Sunday, 6 April 2008

Estelle interview
Estelle has just completed a mini UK tour supporting Kanye West but responds like a giggly teenager at the drop of his name – she’s so content right now that she may not have had the time to take in quite how massive an achievement that very tour is. “Trendsetter, diva, visionary, nice person, musician” is how she’d described herself in five words or less (OK, she cheated a bit) – and when Gigwise speaks to the songstress, she comes across as all of these things and more.

In the past few years, West London-born Estelle Swaray uprooted to New York City, ditched her old label V2 Records and in the process has made a new album featuring what can only be described as the A-list. ‘Shine’, out at the end of February, features Kanye West, Swizz Beatz, Wyclef Jean,, Mark Ronson and Cee-Lo. And not only that, but she’s now signed to Homeschool, a newish label owned by John Legend, another collaborator and long-term fan. Legend himself describes her as “a unique blend of hip hop, pop, reggae and soul…a special voice”, and this is certainly ever true in her new material which sees her exercising her vocal chords through new foils, and creating a unique identity for herself as “a strong, pretty vulnerable woman that’s pretty much everybody”.

We chat to Estelle just after the penultimate night of her tour with Kanye to find out what she thinks of the tabloid press, what her influences are, and establish that she’d choose a book over a film, love over lust, and is non-committal when asked to choose between sight and sound, The Beatles and The Rolling Stones, and the UK and the US.

On the fact that she’s being touted as a breakthrough artist so long after she first entered the scene, Estelle sees it as an opportunity rather than a misinterpretation: “I keep breaking through because they keep thinking that I’m done. Being the first rap girl to come through on a mass scale and then obviously doing it again in the US…no-one expected it to go there so they keep using ‘breakthrough’ which is cool.”

Touring with Kanye West has given Estelle a huge opportunity to get her name out there, and the artist certainly wasn’t daunted by playing large venues, despite being equally at home in small jazz cafés. In fact, this is her second large-scale tour, the first time around supporting John Legend. So how has she found the audiences? “The reception’s been amazing, I didn’t expect people to have a memory so good, to show as much love as they did the first time around… People are like ‘I wanna see you, I wanna hear you’… they came really early.”

Her debut album ‘The 18th Day’ was released in 2004 to widespread critical acclaim, and saw Estelle receive various tips for the top, which to an extent she achieved. Fickleness of the UK audience meant that her three-year hiatus left her forgotten, but she’s just released lead track and collaboration ‘Wait A Minute (Just A Touch)’, which is infectious, intense, immediate, and should lead to her being one of the biggest stars of 2008. Estelle couldn’t be happier with her sound, and is extremely excited about the release of Shine in Febrary. “It’s completely recorded, ready, done. There’s so many great people on the album… I’m just so happy.” She reveals to Gigwise that the next single to be released will be ‘American Boy’, featuring Kanye West himself, and says that “it’s going to be hot next year.”

Estelle comes across as down-to-earth, in complete creative control, and driven to the extent that she is furious to deny unscrupulous rumours that the only reason she was signed to Homeschool was because she was sleeping with John Legend. “You know, people can say what they want, if I worried about that I wouldn’t be here right now. But I do find it slightly annoying because they don’t know how hard I’ve worked, y’know? So I just keep doing what I do and make it relevant, just putting my art out there and so that kind of irritates me…it’s discounted everything I’ve done as an artist.” And she certainly has worked extremely hard to get to where she’s at, coming from a strictly religious Senegalese/Granadan family who banned secular music in the house.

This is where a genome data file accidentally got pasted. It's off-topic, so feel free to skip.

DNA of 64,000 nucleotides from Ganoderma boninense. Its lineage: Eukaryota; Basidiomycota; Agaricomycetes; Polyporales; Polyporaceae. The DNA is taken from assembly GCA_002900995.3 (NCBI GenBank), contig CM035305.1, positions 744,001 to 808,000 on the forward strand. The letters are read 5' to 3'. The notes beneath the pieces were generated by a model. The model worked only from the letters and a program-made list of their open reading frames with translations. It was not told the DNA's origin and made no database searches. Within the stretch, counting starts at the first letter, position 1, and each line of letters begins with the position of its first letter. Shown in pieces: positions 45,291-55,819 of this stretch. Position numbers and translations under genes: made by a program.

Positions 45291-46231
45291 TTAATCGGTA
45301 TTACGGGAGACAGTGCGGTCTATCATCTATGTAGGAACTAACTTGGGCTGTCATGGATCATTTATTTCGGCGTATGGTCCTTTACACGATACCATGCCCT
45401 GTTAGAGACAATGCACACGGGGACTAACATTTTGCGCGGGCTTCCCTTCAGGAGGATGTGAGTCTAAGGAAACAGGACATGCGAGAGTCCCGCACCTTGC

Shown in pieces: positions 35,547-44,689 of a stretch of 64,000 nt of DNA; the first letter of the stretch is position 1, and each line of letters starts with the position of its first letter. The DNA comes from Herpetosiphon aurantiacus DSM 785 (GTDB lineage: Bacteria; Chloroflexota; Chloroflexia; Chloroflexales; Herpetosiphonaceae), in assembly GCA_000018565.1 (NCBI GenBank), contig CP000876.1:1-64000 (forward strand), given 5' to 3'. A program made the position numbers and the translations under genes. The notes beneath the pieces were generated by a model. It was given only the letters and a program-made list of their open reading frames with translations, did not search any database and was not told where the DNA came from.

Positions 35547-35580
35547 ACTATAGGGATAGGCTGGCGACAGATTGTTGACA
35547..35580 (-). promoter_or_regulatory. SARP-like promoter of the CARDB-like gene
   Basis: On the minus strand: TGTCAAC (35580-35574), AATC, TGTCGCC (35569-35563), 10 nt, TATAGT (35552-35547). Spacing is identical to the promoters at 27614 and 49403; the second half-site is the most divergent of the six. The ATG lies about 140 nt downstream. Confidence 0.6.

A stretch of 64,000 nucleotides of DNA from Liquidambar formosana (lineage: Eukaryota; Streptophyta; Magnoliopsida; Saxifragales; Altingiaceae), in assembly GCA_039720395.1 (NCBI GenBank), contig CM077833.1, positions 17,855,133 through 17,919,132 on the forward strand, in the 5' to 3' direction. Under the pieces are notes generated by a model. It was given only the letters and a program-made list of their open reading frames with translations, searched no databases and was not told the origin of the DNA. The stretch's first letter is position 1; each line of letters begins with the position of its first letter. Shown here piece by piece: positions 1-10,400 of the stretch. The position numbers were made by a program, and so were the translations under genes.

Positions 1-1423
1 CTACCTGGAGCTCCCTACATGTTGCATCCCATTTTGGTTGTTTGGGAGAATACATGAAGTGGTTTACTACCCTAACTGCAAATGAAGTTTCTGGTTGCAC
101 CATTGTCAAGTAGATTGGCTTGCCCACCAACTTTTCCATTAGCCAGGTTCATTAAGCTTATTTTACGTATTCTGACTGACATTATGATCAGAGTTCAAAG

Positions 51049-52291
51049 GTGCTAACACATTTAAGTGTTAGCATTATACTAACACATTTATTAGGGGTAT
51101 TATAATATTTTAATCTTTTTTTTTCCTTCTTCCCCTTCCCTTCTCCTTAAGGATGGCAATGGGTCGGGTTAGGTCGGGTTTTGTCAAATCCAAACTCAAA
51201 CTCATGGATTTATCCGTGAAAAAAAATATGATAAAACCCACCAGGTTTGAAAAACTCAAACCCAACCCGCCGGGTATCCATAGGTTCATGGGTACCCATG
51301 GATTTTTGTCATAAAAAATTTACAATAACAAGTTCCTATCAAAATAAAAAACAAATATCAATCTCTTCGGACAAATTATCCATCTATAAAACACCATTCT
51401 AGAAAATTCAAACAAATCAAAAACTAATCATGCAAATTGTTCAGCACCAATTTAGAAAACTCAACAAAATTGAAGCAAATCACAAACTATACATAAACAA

When asked about her writing process, and whether she’s detached from her influences (“I’m a real old school soul fan but now I’ve been digging into old school pop music… The Beach Boys and The Kinks and stuff like that. And of course, Kanye’s album.”), Estelle says she is far from disconnected and starts with “a certain type of beat” and “it just fits”. And it seems to come so effortlessly to the 27-year-old, whose songs are laden with hooks, groove, instant lyrics and unforgettable melodies.

All of this talent, and we’ve only reached the second album. So where does Estelle see herself long-term? Would she ever do a Prince and release an album just for the love of music? “I think I would if I didn’t need the money! If I was as rich as they are and I had no reason to do it and I did music for the love then I probably would go for free albums. But at this point in time, where this is something I love and this is something I get to work to do, I think I’ll keep releasing them for sale!”

The amount of big names that Estelle has attracted haven’t changed her, and 2008 is all set to be a fantastic year – she displays a grit in both her lyrics and personality (if the two can be distinguished) which means that as well as getting the publicity she deserves through the collaborators, she’s coy and clever enough not to let the glitz overshadow her unique talent. “I feel pressure on myself to be as real as I possibly can, y’know? People will love you, like you, understand you for what you are… as long as you’re real. People are pretending ‘I’m righteous’ and all that I’m just like ‘why are you doing this?’ it just gets really wrong really quick.“ And the funny thing is, we completely and utterly believe her.

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